The YouTube video in which Aam Aadmi Party leader Shazia Ilmi asks Muslims to be ‘communal’ is quite clear. She says explicitly that Muslims have tried secularism without profit. And yet if you see the clip, which is slightly over a minute long, in its entirely, it is hard to see any malice in it. The connection between the word ‘communal’ and violence that is so ingrained in the Indian psyche is not Ilmi’s context. She is making a political pitch to wean them away from the Congress and ‘communal’ is used as a synonym for self-interest and, therefore, they should turn to Arvind Kejriwal. That is her pitch to the Muslims around her in that room.
But even if we agree that she meant self-interest, there is still some hypocrisy there. The Aam Aadmi Party is built on the premise that national interest should be supreme and it is time to overhaul the system. To then appeal in narrow parochial semantics goes against its own grain. That is doublespeak but still a lighter misdemeanour than what Ilmi is being castigated for.
Malleability of principles to adjust to ground realities will always be a problem for the Aam Aadmi Party. Built on self-professed, and largely genuine, moral high ground, they really have no answer to the question of how to keep it going when it comes to the give and take of electoral politics. A few years ago when AAP was not in politics, the leaders of the party would have been mortified at appealing to people on the basis of caste or religion. Now they realise that it’s impossible to not do so in politics. For a party that is so vehement about corruption, the idea of bribing voters by populist schemes is also something it accepted without any public debate. It contributed in large measure to getting AAP to power in Delhi. When Ilmi talked her way into trouble, she was merely doing regular inevitable politics. The electorate demands communication in terms of their universe. If a Muslim’s concern is the fear of his community being victimised, then it is not possible for a politician who wants that vote to give him only a lecture on corruption.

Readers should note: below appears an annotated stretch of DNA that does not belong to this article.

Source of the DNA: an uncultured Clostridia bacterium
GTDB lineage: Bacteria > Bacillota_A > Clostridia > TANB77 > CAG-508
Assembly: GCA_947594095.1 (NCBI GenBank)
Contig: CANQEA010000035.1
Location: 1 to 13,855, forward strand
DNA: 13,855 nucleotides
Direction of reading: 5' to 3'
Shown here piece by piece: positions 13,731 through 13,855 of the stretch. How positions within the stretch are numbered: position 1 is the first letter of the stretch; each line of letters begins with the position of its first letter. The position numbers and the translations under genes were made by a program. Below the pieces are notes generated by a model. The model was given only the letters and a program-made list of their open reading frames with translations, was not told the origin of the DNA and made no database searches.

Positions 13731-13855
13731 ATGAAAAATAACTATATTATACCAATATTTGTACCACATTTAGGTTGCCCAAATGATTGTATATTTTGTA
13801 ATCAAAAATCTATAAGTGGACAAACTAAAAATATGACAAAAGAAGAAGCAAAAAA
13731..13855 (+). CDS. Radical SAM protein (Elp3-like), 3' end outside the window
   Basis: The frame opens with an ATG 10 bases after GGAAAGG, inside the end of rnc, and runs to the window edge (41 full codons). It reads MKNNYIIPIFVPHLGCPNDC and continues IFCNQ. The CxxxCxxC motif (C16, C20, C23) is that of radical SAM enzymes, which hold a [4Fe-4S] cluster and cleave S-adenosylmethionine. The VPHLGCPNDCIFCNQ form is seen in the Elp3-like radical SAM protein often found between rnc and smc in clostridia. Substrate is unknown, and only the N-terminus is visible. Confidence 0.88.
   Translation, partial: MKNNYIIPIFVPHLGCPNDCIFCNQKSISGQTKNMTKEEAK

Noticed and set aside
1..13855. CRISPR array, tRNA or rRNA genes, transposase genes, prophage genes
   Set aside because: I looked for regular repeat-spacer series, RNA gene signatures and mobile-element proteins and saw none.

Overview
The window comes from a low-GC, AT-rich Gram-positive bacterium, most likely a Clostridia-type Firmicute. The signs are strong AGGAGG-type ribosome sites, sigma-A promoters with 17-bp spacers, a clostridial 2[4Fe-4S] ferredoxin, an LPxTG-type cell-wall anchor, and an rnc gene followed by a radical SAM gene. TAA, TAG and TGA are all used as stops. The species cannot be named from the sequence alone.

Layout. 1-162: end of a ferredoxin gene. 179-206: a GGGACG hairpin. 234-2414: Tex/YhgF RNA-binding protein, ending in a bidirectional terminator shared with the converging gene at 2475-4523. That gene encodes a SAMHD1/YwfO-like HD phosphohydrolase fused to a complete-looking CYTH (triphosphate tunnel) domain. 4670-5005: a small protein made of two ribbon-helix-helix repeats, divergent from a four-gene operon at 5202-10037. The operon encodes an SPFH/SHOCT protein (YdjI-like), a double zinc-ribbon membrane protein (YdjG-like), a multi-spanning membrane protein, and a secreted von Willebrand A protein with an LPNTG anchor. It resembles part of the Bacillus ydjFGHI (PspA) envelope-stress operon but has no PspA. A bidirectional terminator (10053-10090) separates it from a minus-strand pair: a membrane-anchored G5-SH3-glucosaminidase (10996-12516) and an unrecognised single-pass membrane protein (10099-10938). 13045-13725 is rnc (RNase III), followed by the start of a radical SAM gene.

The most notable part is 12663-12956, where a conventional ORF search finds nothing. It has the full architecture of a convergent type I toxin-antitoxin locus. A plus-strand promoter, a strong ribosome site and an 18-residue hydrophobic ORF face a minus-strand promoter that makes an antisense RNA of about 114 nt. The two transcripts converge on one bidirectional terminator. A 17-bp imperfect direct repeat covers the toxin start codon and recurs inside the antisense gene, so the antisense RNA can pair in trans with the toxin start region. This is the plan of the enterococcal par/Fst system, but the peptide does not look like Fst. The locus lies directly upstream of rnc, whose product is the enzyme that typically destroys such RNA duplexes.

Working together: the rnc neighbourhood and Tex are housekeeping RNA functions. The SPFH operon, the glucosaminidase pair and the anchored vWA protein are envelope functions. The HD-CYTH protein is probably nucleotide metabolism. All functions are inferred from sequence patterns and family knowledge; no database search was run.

The other interesting aspect of the Ilmi incident is how the very tool that AAP thought would be a solution to corruption—the hidden camera— is being regularly used against it. It shows how dangerous a weapon it is if both honest and dishonest people can be killed by it. The sting is putty in the hands of a good editor. Sometimes, like the Ilmi case, it does not even need an editor to do damage. Take a word like ‘communal’, get the media to highlight it enough and everything else in that clip becomes irrelevant. The truth to an action or word is dependent on context, and in the sting context can be inserted by cunning. In private casual conversations we often say what we think the other person wants to hear even if we don’t mean it. But if it is captured by a camera, it suddenly makes a leap into becoming a statement of character.
The hidden camera is probably a useful tool if used judiciously and with some system of cross verification. However, the AAP solution in Delhi of making every citizen go after every government servant with a mobile camera was designed for chaos. How that experiment would have panned out we now know from Ilmi’s current predicament.